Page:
Provisions in the House-passed legislation also would relax pension non-discrimination rules and "top heavy" rules that are designed to prevent firms from skewing too great a proportion of pension contributions to highly paid owners and executives at the expense of ordinary employees. The dilution of these protections could induce further erosion in coverage among low- and moderate-income workers.

In a November 1 letter to House Ways and Means Chairman Bill Archer when the House appeared ready to consider these pension provisions as part of a minimum-wage bill, Treasury Secretary Lawrence Summers and Labor Secretary Alexis Herman sharply criticized the key pension provisions in the package. Summers and Herman warned that the pension provisions that "...raise the maximum retirement plan contribution and considered compensation for business owners and executives and weaken the pension anti-discrimination and top-heavy protections for moderate- and lower-income workers....are regressive, would not significantly increase plan coverage or national savings, and could lead to reductions in retirement benefits for moderate- and lower-income workers."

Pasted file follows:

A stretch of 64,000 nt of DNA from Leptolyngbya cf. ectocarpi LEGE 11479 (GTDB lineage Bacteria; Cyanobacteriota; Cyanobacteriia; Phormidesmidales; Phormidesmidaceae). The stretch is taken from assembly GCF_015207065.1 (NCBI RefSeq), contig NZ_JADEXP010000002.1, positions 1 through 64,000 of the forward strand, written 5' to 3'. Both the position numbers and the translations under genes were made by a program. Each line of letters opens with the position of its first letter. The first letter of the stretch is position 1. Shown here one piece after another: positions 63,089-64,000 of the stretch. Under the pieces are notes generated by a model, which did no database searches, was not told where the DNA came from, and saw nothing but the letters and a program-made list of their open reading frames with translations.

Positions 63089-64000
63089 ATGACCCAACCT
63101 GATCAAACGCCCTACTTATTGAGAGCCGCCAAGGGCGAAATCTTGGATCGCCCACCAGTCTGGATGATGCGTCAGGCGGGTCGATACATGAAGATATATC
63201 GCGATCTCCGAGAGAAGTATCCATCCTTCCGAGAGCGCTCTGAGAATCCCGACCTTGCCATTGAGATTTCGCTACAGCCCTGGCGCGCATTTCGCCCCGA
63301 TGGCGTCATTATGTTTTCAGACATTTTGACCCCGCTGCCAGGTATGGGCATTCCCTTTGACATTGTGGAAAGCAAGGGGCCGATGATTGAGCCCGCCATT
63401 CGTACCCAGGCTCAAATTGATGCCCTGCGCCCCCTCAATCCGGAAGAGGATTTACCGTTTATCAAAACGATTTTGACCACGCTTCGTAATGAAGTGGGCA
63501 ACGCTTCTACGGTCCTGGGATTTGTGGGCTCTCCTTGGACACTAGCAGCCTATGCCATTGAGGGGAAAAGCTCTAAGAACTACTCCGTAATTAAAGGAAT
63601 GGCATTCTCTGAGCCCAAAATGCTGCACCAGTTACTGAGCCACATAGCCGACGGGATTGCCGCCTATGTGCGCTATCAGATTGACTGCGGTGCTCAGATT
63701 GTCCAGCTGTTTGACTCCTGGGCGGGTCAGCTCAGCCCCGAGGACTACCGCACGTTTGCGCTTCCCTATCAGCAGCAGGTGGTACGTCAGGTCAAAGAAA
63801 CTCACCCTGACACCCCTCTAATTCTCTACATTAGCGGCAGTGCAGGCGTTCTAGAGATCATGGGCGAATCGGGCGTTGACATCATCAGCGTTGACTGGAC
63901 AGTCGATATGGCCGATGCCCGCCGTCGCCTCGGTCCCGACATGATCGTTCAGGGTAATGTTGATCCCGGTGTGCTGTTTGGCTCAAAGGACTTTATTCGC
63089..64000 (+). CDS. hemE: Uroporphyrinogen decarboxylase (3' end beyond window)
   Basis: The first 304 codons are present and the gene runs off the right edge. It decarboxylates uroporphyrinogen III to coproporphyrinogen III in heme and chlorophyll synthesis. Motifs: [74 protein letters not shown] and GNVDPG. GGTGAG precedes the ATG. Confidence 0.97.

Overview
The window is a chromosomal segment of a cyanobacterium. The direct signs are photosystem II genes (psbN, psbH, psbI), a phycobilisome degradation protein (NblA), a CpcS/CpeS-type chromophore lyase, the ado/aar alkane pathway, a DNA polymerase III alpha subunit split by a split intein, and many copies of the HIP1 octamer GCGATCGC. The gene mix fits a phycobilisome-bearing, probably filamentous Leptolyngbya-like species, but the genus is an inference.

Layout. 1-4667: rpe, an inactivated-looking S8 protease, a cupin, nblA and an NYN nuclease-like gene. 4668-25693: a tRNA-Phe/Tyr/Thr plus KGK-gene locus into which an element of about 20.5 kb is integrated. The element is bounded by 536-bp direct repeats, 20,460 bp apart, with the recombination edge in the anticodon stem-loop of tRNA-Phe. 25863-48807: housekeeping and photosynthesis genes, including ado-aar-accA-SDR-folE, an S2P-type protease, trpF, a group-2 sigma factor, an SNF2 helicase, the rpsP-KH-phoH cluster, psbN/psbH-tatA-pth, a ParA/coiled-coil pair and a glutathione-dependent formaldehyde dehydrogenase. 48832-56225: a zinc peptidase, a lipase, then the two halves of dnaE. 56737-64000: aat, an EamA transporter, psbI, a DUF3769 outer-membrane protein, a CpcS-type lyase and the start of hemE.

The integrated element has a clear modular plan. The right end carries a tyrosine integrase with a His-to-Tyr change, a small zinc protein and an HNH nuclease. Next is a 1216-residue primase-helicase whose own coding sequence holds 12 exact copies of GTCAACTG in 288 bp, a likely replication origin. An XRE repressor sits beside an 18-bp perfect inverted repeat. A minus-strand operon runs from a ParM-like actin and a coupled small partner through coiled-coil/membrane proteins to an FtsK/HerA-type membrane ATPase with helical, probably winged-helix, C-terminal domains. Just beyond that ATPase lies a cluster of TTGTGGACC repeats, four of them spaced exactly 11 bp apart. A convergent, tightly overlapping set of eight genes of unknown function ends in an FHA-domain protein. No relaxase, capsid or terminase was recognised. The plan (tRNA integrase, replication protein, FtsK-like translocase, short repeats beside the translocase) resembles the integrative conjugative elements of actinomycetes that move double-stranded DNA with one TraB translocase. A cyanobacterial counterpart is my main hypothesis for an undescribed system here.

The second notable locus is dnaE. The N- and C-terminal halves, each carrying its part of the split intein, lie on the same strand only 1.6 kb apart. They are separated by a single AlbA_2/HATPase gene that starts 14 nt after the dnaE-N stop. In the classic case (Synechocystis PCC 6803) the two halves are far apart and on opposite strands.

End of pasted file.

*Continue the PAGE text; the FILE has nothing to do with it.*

In considering any tax proposal promoted as offsetting the effects of a minimum-wage increase on small businesses, it is important to consider whether the proposed tax change is reasonably targeted to offset some demonstrable adverse effect from a minimum-wage hike. It also is important to consider whether any of the proposed tax changes have the potential to harm low- and moderate-wage workers. The tax provisions in the legislation the House approved March 9 fail both of these tests.

End notes:

1. Jerold Waltman, Allan McBridge, and Nicole Camhout, "Minimum Wage Increases and the Business Failure Rate," Journal of Economic Issues, March 1998.